How can I, as her mama, help her to cultivate this incredible lightness of being as her neurons start firing and she starts questioning why she should love herself just because? Can I save her from that existential question that so many of us seem to ask ourselves at some point in our lives (“Who am I?”) without turning her into a spoiled narcissist? Can I save her from ever feeling like she needs to do something besides just exist as herself in order to be loved?

Probably not. But I’m hoping that awareness is enough to at least start the conversation when and if it comes up.

But this conversation brings up the question, “Who am I?”

I myself have asked that question many a time over the course of my life, and I’m sure to ask it again (in fact, I was asking it just last week. And this morning. And I’ll probably ask it again later tonight too.).

I think we get confused because we think that in order to answer the question, we have to be something special. We have to have made it in something, or shine in some special way. Be on the honor roll. Be a great musician. Be good at a particular sport.

So when we tell someone to just “be who they are” and they will be loved, the problem is that they don’t actually know who they are. “Just be yourself,” isn’t good advice anymore because frankly, most of us have lost our way. We’re wandered so far away from ourselves that we wouldn’t even recognize the first step to get back to it. We’ve lost the innocence of our childhoods that allowed us to feel joy/pain/hurt/exhilaration – whatever the moment made us feel – as a reflex and not as a concept that we’ve had to think our way through. We’ve lost the awareness that simply to be alive is to be. And to be alive is as perfect and as much as we’ll ever need to be.

To be alive is enough to be worthy of love.

Everyone told me that your kids are born with the personality they’re going to have forever. And boy, is Madison ever feisty. She’s also very curious about the world around her. She’s very opinionated. She’s thoughtful. She’s goofy. She’s so many things already.

That’s who she is. And I believe that’s who she’ll always be. Those personality traits will serve her for the best throughout her life (and sometimes for the worst too). But that’s who she is. And though I know other personality traits will come out as she experiences things and adds new notches into her personality, her fundamental being will remain the same.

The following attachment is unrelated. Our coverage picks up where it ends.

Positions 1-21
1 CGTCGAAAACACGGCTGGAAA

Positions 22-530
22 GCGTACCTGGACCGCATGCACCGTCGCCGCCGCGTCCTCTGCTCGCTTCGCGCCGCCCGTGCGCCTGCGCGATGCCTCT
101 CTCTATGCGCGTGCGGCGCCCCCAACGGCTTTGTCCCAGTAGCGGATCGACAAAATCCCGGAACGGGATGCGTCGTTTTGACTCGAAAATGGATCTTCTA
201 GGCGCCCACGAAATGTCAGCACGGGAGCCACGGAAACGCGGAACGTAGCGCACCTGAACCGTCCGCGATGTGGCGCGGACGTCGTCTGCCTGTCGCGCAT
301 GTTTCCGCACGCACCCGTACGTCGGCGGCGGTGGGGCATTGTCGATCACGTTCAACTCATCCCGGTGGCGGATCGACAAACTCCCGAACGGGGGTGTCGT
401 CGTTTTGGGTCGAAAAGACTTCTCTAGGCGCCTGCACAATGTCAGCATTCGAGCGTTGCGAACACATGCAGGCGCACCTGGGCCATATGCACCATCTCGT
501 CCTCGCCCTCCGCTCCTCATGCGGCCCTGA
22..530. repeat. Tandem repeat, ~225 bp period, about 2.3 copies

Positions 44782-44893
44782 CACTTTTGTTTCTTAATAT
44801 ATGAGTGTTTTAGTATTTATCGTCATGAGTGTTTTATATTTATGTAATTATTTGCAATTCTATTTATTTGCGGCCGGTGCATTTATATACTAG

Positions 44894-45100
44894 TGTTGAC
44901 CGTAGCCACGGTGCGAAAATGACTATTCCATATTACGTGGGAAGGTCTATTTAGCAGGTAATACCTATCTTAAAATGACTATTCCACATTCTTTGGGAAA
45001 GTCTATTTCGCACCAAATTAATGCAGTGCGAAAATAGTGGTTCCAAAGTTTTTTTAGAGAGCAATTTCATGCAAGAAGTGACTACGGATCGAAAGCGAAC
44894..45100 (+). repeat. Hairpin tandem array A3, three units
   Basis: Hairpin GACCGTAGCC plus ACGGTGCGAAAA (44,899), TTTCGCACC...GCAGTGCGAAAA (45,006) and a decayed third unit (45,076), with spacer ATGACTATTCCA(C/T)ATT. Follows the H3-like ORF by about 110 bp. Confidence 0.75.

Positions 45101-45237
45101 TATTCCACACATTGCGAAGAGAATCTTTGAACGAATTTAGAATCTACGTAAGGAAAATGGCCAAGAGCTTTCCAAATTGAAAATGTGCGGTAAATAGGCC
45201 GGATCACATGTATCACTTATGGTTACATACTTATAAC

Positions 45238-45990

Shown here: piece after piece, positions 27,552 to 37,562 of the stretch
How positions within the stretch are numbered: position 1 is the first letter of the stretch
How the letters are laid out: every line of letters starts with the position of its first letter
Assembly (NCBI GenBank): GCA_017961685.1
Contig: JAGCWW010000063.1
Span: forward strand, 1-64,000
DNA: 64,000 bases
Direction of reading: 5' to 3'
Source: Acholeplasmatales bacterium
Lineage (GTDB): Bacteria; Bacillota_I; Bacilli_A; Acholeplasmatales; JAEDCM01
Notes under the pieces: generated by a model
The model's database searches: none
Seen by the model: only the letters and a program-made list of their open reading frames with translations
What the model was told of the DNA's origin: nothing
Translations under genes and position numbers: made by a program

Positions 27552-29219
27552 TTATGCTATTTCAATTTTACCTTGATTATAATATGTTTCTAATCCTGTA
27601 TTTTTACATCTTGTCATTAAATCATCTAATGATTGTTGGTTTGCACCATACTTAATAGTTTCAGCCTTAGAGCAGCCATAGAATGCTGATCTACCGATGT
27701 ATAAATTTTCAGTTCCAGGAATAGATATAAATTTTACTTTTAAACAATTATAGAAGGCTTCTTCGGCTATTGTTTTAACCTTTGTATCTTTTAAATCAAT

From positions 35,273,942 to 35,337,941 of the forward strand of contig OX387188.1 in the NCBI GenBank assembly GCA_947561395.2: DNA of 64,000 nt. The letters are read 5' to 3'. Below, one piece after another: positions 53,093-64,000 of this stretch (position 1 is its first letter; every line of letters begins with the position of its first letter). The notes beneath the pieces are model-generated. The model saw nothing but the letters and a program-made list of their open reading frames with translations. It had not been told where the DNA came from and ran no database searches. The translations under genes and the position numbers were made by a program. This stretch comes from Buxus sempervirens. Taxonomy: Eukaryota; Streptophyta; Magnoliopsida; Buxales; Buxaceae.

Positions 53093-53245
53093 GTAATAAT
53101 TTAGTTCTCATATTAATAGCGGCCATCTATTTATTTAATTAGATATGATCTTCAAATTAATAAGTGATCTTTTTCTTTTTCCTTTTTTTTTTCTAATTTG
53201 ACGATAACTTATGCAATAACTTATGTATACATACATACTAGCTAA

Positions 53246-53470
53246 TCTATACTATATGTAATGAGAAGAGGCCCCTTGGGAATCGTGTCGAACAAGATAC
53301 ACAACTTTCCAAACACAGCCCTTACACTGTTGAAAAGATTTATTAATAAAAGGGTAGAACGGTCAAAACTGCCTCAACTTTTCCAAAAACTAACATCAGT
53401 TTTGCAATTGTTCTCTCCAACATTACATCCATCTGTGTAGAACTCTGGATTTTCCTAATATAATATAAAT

She’s not Madison the doctor. Madison the future president of the United States. Madison the scientist who saves the world (though that’s what I’m secretly and now not-so-secretly hoping for!).

She’s just Madison.

My job as her mother is to help her to cultivate her curiosity, her personality, her lightness of just being, and to help her understand that she doesn’t have to be anything or anyone that she isn’t already. Sure, she will strive to achieve certain things. But failing to achieve any of those things will not make her any less lovable, or any less of who she already is.

So I ask you today to love yourself. Not sure who you are? Reflect back on your childhood. If your parents are alive, ask them how you were as a baby, a toddler, a tween. Were you curious? Shy? Funny? Pensive? Thoughtful? Hopeful? Wild? Did you scare the crap out of them because you were convinced you could fly and tested out your wings by launching yourself off the couch and giving yourself a concussion and a trip to the ER? Were you so shy and quiet that your parents had to check on you while you were playing to make sure you were alive or hadn’t snuck out of the house?

Try to recall your first memory. Then try to recall other memories from your childhood. What were you doing? What were you feeling? What made you happy? What made you sad?

Then try to identify the moments when you started putting conditions on who you had to be in order to be loved. When you find them, make peace with them, politely tell yourself that you were wrong, and move along.

The only answer you ever need to the question, “who am I?” can be found in who you were as a child. That’s who you are. Everything you became after that is just an expression of who you’ve always been. It’s all decoration. Strip it all down and you will find your true north. That is who are. And no matter what you find – you are lovable. You always have been. You always will be. It’s up to you to decide to be.

Peace be with you, lovable one.

Love, love, love,